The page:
As you read this, there’s an army of bots pretending to be Apple users surfing the web and looking at ads, according to new research shared exclusively with Gizmodo. The ad fraud scheme is weaponizing a privacy feature called Private Relay, coopting a vast swath of traffic to show ads to robots and costing advertisers tens of millions of dollars in the process, researchers’ tests found. Apple has promised that the tool has “built-in fraud detection” and that advertising platforms can trust it, but the researchers say the fraud has only gotten worse in the months since they first reported it to the company.
The new report finds that criminals are exploiting Apple’s Private Relay tool, a feature available on on Apple devices for users who subscribe to iCloud+. Turn it on, and Private Relay will hide your web browsing and assign you a dummy IP address to help stop companies from tracking you. Pixalate, the ad tech firm that authored the study, released Wednesday, says the problem will cost US advertisers an estimated $65 million in 2022 alone. The study finds that 90% of web traffic that looks like it’s coming from Private Relay is actually fraudulent.
In general, the problem described in the report doesn’t have a direct effect on Apple users. Instead, ad fraudsters are pretending to be among them, researchers said. According to Pixalate, fraudsters are taking advantage of misplaced trust in Apple and the complexity of ad tech, slipping bad traffic right under publishers’ and tech companies’ noses.
“Apple says you can trust that connections through Private Relay are secure and free of fraud, so scammers are just presenting their traffic as coming from Apple,” said Amit Shetty, vice president of product at Pixalate. “It seems like they’re just hoping people are going to put the traffic on ‘allow lists’ because it’s considered to be safe.”
The ad fraud is widespread, but the study found that the bots tend to cluster around groups of domains, and nine websites that display ads are affected in particular, including the websites for E! Online, ESPN, Major League Baseball, NBC News, and Weather.com.
Pixalate first reported on this problem in August, but the firm says the amount of fraud is accelerating. The problem is so bad that Shetty advised ad tech companies and websites to consider blocking Private Relay traffic altogether until there’s a better solution.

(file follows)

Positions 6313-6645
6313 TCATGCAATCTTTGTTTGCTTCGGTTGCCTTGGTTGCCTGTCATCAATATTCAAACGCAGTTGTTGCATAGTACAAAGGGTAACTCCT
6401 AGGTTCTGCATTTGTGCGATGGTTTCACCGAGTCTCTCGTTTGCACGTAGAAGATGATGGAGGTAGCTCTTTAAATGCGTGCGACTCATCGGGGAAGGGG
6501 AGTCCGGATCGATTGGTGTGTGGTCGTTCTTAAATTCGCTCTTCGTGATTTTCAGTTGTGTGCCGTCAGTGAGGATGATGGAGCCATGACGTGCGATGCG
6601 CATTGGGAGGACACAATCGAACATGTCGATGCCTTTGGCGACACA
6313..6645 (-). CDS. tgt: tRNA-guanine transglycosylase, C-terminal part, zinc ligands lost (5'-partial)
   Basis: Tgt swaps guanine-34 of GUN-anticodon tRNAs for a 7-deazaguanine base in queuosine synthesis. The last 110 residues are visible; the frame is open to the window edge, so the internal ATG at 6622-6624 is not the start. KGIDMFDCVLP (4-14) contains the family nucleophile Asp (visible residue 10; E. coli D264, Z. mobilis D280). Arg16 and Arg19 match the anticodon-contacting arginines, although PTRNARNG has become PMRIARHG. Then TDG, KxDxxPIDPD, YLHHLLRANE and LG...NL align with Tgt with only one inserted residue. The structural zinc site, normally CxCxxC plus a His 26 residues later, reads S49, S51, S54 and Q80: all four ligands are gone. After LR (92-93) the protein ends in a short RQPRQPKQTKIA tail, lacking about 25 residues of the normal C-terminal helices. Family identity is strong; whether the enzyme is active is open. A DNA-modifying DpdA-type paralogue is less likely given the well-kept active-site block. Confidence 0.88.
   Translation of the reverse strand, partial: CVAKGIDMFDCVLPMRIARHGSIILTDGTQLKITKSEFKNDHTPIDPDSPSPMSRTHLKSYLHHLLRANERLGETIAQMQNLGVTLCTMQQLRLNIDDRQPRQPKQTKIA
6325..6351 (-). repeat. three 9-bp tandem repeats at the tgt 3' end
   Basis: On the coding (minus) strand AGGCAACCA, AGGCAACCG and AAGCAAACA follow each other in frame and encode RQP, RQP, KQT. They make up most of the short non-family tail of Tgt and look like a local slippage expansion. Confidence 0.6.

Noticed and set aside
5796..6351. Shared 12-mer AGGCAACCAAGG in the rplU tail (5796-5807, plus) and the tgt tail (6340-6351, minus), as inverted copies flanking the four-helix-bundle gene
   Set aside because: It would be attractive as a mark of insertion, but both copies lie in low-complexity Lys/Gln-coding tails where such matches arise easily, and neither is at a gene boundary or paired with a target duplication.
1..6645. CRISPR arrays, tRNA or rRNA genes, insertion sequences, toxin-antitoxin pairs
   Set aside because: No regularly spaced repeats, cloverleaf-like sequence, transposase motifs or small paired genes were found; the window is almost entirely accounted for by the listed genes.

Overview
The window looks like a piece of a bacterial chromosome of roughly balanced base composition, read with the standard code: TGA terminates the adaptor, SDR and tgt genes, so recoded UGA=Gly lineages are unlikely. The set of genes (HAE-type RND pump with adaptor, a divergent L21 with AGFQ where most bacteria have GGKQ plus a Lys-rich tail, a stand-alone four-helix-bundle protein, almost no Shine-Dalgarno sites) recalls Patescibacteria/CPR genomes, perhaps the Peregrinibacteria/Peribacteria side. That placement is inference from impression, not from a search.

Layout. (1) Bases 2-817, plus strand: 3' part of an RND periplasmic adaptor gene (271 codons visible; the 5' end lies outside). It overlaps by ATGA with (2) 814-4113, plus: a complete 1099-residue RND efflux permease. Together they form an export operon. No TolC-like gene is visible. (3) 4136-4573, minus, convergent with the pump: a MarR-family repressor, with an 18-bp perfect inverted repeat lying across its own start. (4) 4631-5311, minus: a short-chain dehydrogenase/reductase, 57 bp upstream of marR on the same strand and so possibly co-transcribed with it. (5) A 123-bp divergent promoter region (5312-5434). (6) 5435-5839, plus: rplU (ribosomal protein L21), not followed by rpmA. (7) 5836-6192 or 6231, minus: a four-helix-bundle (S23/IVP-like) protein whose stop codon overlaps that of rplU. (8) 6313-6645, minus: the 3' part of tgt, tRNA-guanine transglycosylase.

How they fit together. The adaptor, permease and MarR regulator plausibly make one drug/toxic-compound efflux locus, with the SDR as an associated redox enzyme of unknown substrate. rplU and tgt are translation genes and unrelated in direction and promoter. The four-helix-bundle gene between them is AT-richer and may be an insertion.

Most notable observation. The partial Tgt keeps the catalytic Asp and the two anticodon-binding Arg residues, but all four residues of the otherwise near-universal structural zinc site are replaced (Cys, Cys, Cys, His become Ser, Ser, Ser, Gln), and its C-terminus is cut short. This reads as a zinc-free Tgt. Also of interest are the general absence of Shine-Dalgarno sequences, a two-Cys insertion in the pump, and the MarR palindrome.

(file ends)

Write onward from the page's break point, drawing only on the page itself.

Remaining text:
The findings speak to wider problems within digital advertising.
“The programmatic advertising system is so complex that nobody really understands it,” said Bob Hoffman, a former ad agency executive and author of the best selling book ADSCAM. (Hoffman was not involved with Pixalate’s study.) “At least 15% of all the money just disappears and nobody knows where it goes.”
Apple did not respond to multiple requests for comment.
Every time you see an ad online, it’s usually the result of an app or a website partnering with numerous ad tech companies. For every ad view, the website or app developer gets paid, and so do all the tech vendors involved. That same long line of partnerships poses a problem, though: Every ad display usually involves a byzantine chain of companies and systems, which leaves a wide berth for misbehavior.
More ad views mean more money. So sometimes a website or an ad tech company pumps up their numbers with fake traffic. The other players in the chain think real people are seeing the ads, but the ads are actually being shown to robots. It can be hard to detect — and companies have a perverse incentive to look the other way because they still get paid. If no one gets caught, the only victim is the advertiser throwing money away. Voila, ad fraud.
“As an advertiser goes away from buying directly from a from a website or a publisher, the deeper into the long tail of the programmatic ecosystem the advertiser goes, the more likely they are to encounter a threat,” Hoffman said.
Now that you’re an ad fraud expert, you need to know about Apple’s iCloud Private Relay feature, or iCPR. It cloaks your web browsing so even your internet service provider and cell phone company can’t see what you’re doing online. Part of that process involves assigning you a new IP address from a list of potential IPs that’s supposed to be set aside for this purpose. Apple publishes that list online.
That, too, poses a problem. Websites and ad tech companies use IP addresses to identify fraudulent web traffic (among other techniques). iCPR means you can’t see a user’s real IP, so it’s harder to tell if they’re legitimate. But Apple reassures the ad tech industry that there’s nothing to worry about.
Apple promised in several public statements that apps, websites, and ad tech companies can trust that iCPR addresses represent real people. The company says Private Relay has “built-in fraud protection,” and it’s “designed to ensure only valid Apple devices and accounts in good standing are allowed to use the service.” Apple goes even further, proclaiming that “Websites that use IP addresses to enforce fraud prevention and anti-abuse measures can trust that connections through Private Relay have been validated at the account and device level by Apple.”